Hudlin Entertainment

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Reginald Hudlin

Sun, Mar 21, 2021

  • SPEAKER INFO: REGINALD HUDLIN, Writer, Producer, Director, Executive Oscar and Emmy nominated producer and director Reginald Hudlin is one of the most influential filmmakers of his generation. Hudlin’s latest directorial effort is SAFETY, a sports drama that just debuted on Disney Plus and is a critically acclaimed hit. Hudlin recently directed THE BLACK GODFATHER, an award-winning documentary  streaming on Netflix. He also recently directed the legal thriller MARSHALL, starring Chadwick Boseman as Thurgood Marshall, with Josh Gad, Kate Hudson and Sterling K. Brown.Hudlin is the first African American to executive produce the Emmys. Hudlin also produced The Oscars, for which he received an Emmy nomination. Additionally, he has been the executive producer of the NAACP Image Awards for the past seven years.In 2012, he was nominated for a Best Picture Academy Award as one of the producers of Quentin Tarantino’s Academy Award and Golden Globe-winning film DJANGO UNCHAINED, which is one of the top-grossing Westerns of all time.Hudlin wrote and directed his first film HOUSE PARTY which was one of the most profitable films of its decade and spawned a franchise.His second film BOOMERANG was a hit for Eddie Murphy and helped launch the careers of Martin Lawrence, Chris Rock and Halle Berry. Hudlin wrote and produced the first African American feature film BEBE’S KIDS. In television he was an executive producer of THE BOONDOCKS and wrote and produced THE BLACK PANTHER animated series based on the Marvel comic book series he wrote for 4 years.  He is a co-owner of Milestone Media, who in partnership with Warner Media is developing multi-ethnic superhero properties for print, movies and television. Reginald received the Icon Award at the San Diego Comic con for his contributions to the medium.Hudlin is one of the few filmmakers to also run a major media company.  He was the first president of entertainment for Black Entertainment Television, the biggest black media company in the world.  He created B.E.T.’s first full slate of original shows and an award winning news division. Hudlin has produced award winning special BEAR WITNESS, TAKE ACTION for YouTube.  Using roundtables of experts, short films by young filmmakers, music and more, the show explores the causes of recent civil unrests and proposes solutions to heal our nation. The show was so successful Hudlin recently completed a sequel.Hudlin is a longtime board member of the UCLA School of Theater, Film and Television. He is also a member of Wasatch, a community of leaders in entertainment, technology and politics who focus on solving global problems. He has been a governor of the Motion Picture Academy, a member of the Television Academy, has been a Vice President of the Producers Guild, and a member of the Directors Guild, the Writers Guild and the Screen Actors Guild. Hudlin has been honored by the NAACP, The American Civil Liberties Union, The United Negro College Fund, The Sundance Film Festival, The American Film Institute, The San Diego Comic Con, The African American Film Critics Association, and many more venerable organizations.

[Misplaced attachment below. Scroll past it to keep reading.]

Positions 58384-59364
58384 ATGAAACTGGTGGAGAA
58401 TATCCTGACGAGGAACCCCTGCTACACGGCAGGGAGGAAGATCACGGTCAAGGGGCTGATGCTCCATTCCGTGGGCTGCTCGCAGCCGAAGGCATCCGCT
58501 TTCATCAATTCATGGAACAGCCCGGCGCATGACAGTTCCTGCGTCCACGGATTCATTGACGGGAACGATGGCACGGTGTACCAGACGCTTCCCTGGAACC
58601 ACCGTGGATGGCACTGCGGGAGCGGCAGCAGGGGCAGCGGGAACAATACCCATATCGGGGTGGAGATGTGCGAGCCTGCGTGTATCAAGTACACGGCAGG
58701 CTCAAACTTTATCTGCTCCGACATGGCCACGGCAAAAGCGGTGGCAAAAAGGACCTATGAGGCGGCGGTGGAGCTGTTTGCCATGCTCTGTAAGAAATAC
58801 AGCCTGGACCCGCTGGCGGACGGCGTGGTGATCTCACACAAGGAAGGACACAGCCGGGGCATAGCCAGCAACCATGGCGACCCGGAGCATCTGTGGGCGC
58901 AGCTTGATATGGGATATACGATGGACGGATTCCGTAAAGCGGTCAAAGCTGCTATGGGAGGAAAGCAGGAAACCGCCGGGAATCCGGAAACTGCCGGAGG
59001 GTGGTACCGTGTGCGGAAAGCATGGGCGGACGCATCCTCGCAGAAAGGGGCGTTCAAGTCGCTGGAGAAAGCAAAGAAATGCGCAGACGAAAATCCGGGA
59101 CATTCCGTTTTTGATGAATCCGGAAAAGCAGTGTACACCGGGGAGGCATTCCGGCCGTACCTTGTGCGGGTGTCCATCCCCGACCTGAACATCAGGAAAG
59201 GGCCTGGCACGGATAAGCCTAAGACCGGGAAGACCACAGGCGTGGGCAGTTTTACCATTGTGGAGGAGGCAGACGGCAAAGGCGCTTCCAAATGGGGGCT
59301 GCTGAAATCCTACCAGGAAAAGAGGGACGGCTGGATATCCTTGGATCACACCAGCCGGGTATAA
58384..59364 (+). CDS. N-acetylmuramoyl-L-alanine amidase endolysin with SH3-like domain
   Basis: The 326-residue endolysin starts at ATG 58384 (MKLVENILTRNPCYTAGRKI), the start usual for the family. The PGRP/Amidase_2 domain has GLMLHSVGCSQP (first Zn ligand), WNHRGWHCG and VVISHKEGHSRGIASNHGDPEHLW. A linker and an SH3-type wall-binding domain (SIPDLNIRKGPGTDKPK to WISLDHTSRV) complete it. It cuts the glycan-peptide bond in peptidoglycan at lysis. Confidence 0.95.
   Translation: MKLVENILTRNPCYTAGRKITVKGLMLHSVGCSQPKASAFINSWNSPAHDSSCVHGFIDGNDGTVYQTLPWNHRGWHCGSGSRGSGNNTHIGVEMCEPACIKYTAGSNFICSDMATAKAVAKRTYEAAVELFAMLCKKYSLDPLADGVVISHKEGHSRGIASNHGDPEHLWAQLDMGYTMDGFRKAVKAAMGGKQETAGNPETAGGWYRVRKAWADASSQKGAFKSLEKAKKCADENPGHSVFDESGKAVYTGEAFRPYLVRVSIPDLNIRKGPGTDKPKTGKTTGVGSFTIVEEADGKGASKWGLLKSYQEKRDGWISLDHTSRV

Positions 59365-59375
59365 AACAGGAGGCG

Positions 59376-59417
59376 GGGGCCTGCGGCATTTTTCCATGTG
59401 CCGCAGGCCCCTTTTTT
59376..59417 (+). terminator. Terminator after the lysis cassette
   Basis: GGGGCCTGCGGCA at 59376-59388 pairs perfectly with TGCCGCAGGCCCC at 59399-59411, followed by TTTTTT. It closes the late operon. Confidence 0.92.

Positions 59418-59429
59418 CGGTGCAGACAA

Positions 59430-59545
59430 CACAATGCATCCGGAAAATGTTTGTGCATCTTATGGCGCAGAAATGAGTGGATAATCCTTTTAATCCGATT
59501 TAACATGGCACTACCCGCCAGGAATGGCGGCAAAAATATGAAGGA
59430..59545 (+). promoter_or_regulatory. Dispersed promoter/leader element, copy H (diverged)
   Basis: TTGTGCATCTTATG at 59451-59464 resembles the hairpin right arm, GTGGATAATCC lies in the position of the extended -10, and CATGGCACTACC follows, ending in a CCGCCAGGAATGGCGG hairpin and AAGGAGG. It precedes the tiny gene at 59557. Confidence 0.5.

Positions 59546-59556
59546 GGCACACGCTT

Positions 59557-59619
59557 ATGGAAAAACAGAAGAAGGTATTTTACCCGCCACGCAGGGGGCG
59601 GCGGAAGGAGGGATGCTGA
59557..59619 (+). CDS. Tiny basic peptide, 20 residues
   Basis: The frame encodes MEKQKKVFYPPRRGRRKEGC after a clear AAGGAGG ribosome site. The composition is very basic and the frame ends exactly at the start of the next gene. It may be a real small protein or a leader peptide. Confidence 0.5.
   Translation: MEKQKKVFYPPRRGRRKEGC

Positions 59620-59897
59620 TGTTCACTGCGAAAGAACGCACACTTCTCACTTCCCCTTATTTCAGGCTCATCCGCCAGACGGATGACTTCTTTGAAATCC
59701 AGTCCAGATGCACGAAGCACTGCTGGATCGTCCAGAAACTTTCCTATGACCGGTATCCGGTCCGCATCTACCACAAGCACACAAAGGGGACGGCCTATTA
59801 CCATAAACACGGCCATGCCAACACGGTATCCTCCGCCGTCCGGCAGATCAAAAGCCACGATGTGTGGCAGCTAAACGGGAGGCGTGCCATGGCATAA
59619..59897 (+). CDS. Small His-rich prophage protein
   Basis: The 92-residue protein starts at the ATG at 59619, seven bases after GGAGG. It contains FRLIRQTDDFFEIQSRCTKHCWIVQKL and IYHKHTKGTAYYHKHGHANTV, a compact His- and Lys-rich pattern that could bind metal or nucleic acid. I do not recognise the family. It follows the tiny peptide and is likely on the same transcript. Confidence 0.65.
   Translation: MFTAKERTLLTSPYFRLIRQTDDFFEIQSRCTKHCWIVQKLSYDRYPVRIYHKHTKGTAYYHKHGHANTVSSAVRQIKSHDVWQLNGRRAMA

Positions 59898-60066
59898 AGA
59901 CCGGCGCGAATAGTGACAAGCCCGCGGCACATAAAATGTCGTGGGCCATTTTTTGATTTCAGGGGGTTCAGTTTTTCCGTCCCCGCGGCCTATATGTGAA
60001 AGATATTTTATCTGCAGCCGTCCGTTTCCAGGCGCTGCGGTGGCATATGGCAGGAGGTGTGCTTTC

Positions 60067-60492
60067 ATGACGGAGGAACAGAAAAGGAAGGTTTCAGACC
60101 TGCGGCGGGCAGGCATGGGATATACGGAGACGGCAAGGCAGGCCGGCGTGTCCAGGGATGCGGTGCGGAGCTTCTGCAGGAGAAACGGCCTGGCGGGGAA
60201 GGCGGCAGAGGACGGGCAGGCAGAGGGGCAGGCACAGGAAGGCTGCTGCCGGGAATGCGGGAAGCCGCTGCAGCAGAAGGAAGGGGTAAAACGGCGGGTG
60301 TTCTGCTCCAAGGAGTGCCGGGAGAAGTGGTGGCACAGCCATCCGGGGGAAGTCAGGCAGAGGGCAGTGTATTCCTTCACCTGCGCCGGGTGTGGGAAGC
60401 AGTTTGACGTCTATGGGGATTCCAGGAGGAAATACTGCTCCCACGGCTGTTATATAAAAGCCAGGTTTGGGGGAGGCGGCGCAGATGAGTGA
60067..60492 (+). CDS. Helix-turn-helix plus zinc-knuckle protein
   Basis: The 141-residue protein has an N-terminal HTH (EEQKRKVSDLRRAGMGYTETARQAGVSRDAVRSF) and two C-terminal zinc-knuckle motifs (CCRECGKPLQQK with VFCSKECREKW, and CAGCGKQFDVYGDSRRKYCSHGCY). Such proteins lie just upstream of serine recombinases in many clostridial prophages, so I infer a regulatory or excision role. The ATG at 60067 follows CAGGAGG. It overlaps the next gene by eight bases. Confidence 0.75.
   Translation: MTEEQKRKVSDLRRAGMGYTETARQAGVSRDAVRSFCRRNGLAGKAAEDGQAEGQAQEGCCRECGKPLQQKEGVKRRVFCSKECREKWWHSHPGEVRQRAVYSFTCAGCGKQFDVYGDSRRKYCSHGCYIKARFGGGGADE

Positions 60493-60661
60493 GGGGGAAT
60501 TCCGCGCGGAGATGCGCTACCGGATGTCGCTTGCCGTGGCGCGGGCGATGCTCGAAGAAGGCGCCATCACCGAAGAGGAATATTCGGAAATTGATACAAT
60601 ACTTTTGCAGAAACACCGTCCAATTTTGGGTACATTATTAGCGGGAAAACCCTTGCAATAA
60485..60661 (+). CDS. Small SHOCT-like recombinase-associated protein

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Milestone Returns

Author(s): Reginald Hudlin

Artist(s): Denys Cowan, Nikolas Draper-Ivey, Chris Cross

Colorist(s): Nikolas Draper-Ivey, Chris Sotomayor, WIl Quintana

Letterer: AndWorld Design

Publisher: DC Comics

Genre: Action, Drama, Slice of Life, Superhero

Published Date: 03/16/2021

By Tyson Yurai



Some said that it would never happen –  that it could never happen, but here we are. Milestone is finally back and with a vengeance. Tapping into the heart of a divided America, can Milestone Comics re-cement their place as one of the most progressive group of storytellers under the banner of DC Comics or will they prove themselves to be a flash in the pan with the comic book audiences of the modern day?


I feel so vindicated.

I have been pushing for a Milestone comeback since the 2015 and 2017 announcements never materialized into anything tangible and have been angrily shouting into the void (and at Jim Lee on Instagram) to bring back the rich, and often timely, universe of Milestone. Thankfully, with Milestone Returns #0, that dream is slowly becoming more real with a bevy of new books and stories set up and announced – and thankfully the lead up was well worth the wait.

Reginald Hudlin, who wrote both this and the Fandome Preview, was likely very inspired and angry about the rampant police brutality going on in America over the last decade and decided that comics needed to face the issue head on, much like Milestone had done back in the early ’90s under Dwayne McDuffie, Derek T. Dingle, Michael Davis and Denys Cowan. They wanted to show what the black experience was like through the eyes of comic book characters that would go on to inspire a new generation of writers and artists, showing them that they too could be welcome in the spaces of comic book fandom.

The Fandome Preview, which released digitally in August 2020, showed off what I would say were some of the initial ideas that Hudlin and the rest of his creative teams had in mind and probably will still do down the line with Xombi, Dharma and other possible series. That book was framed around the idea of Rocket and Icon looking towards the hopes and possible threats of the Milestone Universe and it felt a bit wonky in places with a lot of exposition dumping trying to bring new readers up to speed with old concepts.